The story is mainly set in Crete where the author, Patricia Wilson had lived and I adored her descriptions of this throughout the book. It starts with a woman, Angelika eager to meet her family that her mother Poppy had run away from to England and had been estranged from for nearly 40 years as she is due to marry.

Angelika meets her grandmother Maria for the first time and we are transported back to the Second World War and the German occupation of Crete through the memories of Maria. This storyline was so well written and utterly heartbreaking but it is a story that needs to be told to find out what happened all those years ago to Poppy, Maria and the rest of the family.

A brilliant debut novel that I just couldn’t put down.

 

The Last Piece of my Heart by Paige Toon

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I came home on Monday afternoon after having issues with my wisdom teeth removal and I arrived home to this lovely unexpected book post from the lovely folk at Simon and Schuster.

I’ve read a couple of books by Paige Toon and enjoyed them, my favourite being ‘Thirteen Weddings’. Plus I had seen this book on Twitter and had heard good things. Since getting a bit more involved on Twitter, I have discovered all sorts of new books that I wouldn’t have ordinarily have thought to have read. The wonder of Twitter!

I read the back of the book and discovered it was mainly set in Cornwall (which is always a big YES in my eyes). This is the synopsis:-

‘Meet Bridget, a successful travel journalist with ambitions to turn her quirky relationship blog into a novel. But, after numerous rejections from publishers, she accepts an alternative proposition: Nicole Dupre died leaving behind a bestselling novel and an incomplete sequel, and the family need someone to finish it. Bridget is just thankful to have her foot in the publishing door. But as she gets to know Nicole’s grieving family, and the woman behind the writing, Bridget’s priorities begin to change …’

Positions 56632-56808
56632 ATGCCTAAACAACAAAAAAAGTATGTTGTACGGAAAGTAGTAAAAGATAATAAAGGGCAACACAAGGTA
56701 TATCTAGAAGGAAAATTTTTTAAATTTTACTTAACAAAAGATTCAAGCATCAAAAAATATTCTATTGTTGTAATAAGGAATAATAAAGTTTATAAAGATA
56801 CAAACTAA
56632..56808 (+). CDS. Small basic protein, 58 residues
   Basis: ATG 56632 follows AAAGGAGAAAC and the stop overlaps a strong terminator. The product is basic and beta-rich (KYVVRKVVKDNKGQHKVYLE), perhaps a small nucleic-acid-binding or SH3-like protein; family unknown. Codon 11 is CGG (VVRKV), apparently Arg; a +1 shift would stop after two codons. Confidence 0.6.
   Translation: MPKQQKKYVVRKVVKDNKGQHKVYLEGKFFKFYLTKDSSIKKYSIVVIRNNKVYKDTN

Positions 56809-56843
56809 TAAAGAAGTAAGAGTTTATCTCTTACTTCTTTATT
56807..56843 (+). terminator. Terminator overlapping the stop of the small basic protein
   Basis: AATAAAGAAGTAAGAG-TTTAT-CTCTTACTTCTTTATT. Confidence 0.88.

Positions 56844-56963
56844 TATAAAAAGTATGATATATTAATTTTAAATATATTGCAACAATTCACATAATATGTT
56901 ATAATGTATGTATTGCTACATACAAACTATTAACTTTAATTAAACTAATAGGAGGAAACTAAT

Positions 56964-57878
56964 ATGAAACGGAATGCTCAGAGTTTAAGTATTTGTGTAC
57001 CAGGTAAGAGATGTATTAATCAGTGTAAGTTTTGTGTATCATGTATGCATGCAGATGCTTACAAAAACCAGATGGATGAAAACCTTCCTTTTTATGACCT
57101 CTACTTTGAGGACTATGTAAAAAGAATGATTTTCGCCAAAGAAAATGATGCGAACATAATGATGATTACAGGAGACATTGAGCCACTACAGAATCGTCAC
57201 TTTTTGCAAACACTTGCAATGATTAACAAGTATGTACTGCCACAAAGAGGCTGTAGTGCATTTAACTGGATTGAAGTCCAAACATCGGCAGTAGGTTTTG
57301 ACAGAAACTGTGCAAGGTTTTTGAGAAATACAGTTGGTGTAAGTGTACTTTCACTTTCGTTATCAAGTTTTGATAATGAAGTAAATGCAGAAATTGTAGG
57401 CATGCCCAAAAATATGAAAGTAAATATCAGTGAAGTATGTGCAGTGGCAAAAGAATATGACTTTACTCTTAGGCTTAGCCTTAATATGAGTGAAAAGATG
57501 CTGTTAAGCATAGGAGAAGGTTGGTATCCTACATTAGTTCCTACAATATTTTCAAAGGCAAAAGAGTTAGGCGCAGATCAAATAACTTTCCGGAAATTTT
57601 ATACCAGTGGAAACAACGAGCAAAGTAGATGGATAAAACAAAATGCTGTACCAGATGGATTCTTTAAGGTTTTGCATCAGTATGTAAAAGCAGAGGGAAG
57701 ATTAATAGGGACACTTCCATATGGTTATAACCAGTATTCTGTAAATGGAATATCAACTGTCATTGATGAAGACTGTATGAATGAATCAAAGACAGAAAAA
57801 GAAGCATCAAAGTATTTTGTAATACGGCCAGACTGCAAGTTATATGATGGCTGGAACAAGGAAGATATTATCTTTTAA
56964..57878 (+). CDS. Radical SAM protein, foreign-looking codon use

I started to read the first chapter just to get a feel for the book and I was pulled in and couldn’t stop. I read this book at every opportunity and loved how real the characters seemed. I was delighted to also read mentions of other characters from other Paige Toon books, namely Thirteen Weddings – a lovely touch.

I enjoyed the journey this book took me on enjoying hearing about the characters and how they evolved. The setting was perfect and I loved the descriptions of the locations, you could almost feel the sand between your toes and the sun beating down on you. You actually feel joy when Charlie starts laughing (Nicole’s widow) and how he starts to come out of his shell whilst also feeling utter heartbreak for him whilst he is still clearly grieving for this lost wife and trying to cope and look after their baby daughter, April.